Interceptors and exception handlers in Hyperlambda

This tutorial covers the following parts of Magic and Hyperlambda.

In this tutorial we will have a look at two features that allows you to write “Super DRY code”. DRY here refers to “Don’t Repeat Yourself”, and is an important design principle as you create software. These two features are referred to as “interceptors” and “exception handlers”. Below is an example of how you could tie these parts together. Make sure you create a new folder within your “modules” folder, name your folder “foo”, and put the following 3 files into that folder.


   message:Some error occurred


bar.get.hl file

// Unccomment the next line to test exception handlers
// throw:An exception occurred

If you invoke your endpoint now, you will see everything working, even though you’re not explicitly opening up a database connection in your above “bar.get.hl” file. The reasons is because the endpoint URL resolver will actually combine your “interceptor.hl” file with your “bar.get.hl” file, resulting in the following combined lambda object.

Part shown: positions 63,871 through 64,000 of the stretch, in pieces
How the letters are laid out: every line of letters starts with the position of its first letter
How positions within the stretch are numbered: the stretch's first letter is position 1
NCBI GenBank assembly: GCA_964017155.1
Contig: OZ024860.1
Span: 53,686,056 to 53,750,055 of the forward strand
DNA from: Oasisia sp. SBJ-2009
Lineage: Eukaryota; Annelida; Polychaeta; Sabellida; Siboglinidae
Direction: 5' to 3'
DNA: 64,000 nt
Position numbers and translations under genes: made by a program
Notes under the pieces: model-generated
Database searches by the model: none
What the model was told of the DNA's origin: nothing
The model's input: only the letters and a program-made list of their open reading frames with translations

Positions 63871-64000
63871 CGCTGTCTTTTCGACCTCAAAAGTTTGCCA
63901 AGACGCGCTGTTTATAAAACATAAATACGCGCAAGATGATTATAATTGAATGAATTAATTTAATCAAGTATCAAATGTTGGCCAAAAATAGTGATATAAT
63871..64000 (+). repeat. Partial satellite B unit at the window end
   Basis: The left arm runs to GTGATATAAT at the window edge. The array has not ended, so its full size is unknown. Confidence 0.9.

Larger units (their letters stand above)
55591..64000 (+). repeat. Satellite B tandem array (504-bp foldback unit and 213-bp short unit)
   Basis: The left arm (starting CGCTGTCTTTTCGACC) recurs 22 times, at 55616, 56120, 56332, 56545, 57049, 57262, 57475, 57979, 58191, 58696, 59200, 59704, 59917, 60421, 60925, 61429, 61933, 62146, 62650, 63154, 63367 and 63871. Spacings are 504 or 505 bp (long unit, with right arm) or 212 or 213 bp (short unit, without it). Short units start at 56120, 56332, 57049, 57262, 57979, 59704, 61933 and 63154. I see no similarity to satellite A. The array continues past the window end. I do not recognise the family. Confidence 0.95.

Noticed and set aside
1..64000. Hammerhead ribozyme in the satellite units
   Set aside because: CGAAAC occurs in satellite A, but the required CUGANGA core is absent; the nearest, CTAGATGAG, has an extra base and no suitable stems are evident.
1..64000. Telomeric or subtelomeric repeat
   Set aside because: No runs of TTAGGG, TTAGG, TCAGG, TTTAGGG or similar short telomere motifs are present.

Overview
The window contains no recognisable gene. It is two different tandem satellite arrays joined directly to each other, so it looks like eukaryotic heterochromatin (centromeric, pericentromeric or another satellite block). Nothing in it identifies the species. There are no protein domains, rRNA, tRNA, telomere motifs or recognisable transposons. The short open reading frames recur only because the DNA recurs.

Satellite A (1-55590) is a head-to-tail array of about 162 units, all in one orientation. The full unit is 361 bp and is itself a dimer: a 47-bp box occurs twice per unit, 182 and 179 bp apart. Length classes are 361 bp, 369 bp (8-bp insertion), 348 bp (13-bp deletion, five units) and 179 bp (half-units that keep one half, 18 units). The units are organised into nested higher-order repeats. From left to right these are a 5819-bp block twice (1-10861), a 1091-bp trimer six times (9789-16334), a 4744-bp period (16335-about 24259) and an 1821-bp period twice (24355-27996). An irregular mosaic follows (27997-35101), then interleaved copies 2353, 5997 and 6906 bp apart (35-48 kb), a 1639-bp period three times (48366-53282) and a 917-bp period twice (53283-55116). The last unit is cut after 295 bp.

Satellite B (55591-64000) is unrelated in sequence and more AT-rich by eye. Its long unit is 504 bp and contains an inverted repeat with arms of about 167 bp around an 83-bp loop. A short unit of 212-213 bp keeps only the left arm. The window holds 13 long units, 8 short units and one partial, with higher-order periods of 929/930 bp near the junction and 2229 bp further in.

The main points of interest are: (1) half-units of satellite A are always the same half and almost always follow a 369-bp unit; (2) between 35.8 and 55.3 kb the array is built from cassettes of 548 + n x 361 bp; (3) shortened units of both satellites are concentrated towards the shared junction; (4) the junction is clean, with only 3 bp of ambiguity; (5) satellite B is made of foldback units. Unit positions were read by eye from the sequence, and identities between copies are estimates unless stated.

// Fetched from "interceptor.hl"

   // Fetched from "bar.get.hl" file

This of course makes it easy for you to “outsource” commonalities in your folders to a single file, having everything occurring in one single file, to avoid repeating yourself. Notice, interceptors are recursively applied, implying if you have multiple interceptors upwards in your folder hierarchy, then all interceptors will be applied, creating a combined result, before your lambda object is executed. Exception handlers though are not recursively applied, and only the first exception handler upwards in your folder structure will be used. Interceptors are hence said to be extendable , while exception handlers are said to be overriding.

To understand the exception handler parts of our code, try to add the following Hyperlambda into your above “bar.get.hl” file somewhere.

throw:Throwing an exception ...

Notice how the status code and error message is “transformed” by our exception handler. This is because our exception handler is invoked with our original exception, and whatever it returns is what is returned to the client. By creating exception handlers such as above, you get to keep all your error logic in one place, and have common error logic for your modules, allowing you to for instance translate exception messsages, or create specific exception handlers for some of your folders, etc.